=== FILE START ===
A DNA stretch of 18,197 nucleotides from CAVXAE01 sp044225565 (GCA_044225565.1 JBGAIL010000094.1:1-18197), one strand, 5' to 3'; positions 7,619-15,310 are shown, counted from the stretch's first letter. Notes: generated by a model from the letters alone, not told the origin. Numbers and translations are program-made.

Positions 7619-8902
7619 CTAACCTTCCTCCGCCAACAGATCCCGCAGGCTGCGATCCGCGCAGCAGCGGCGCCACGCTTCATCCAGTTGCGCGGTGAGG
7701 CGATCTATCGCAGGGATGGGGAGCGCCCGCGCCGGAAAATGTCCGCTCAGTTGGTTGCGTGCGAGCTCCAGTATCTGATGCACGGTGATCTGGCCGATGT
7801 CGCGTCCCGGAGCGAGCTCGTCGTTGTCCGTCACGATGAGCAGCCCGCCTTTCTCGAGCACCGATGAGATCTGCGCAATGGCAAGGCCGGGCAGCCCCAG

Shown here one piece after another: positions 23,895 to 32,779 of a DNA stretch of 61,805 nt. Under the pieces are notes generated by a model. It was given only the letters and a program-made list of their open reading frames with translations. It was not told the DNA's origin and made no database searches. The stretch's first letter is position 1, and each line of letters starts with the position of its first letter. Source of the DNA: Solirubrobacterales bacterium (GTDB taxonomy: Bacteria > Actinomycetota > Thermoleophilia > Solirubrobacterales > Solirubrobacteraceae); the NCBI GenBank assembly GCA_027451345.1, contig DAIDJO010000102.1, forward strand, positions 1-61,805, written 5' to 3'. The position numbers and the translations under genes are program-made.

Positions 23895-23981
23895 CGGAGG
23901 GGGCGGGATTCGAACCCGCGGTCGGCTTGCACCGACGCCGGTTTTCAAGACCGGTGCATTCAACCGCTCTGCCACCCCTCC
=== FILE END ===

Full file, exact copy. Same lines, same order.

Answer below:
A DNA stretch of 18,197 nucleotides from CAVXAE01 sp044225565 (GCA_044225565.1 JBGAIL010000094.1:1-18197), one strand, 5' to 3'; positions 7,619-15,310 are shown, counted from the stretch's first letter. Notes: generated by a model from the letters alone, not told the origin. Numbers and translations are program-made.

Positions 7619-8902
7619 CTAACCTTCCTCCGCCAACAGATCCCGCAGGCTGCGATCCGCGCAGCAGCGGCGCCACGCTTCATCCAGTTGCGCGGTGAGG
7701 CGATCTATCGCAGGGATGGGGAGCGCCCGCGCCGGAAAATGTCCGCTCAGTTGGTTGCGTGCGAGCTCCAGTATCTGATGCACGGTGATCTGGCCGATGT
7801 CGCGTCCCGGAGCGAGCTCGTCGTTGTCCGTCACGATGAGCAGCCCGCCTTTCTCGAGCACCGATGAGATCTGCGCAATGGCAAGGCCGGGCAGCCCCAG

Shown here one piece after another: positions 23,895 to 32,779 of a DNA stretch of 61,805 nt. Under the pieces are notes generated by a model. It was given only the letters and a program-made list of their open reading frames with translations. It was not told the DNA's origin and made no database searches. The stretch's first letter is position 1, and each line of letters starts with the position of its first letter. Source of the DNA: Solirubrobacterales bacterium (GTDB taxonomy: Bacteria > Actinomycetota > Thermoleophilia > Solirubrobacterales > Solirubrobacteraceae); the NCBI GenBank assembly GCA_027451345.1, contig DAIDJO010000102.1, forward strand, positions 1-61,805, written 5' to 3'. The position numbers and the translations under genes are program-made.

Positions 23895-23981
23895 CGGAGG
23901 GGGCGGGATTCGAACCCGCGGTCGGCTTGCACCGACGCCGGTTTTCAAGACCGGTGCATTCAACCGCTCTGCCACCCCTCC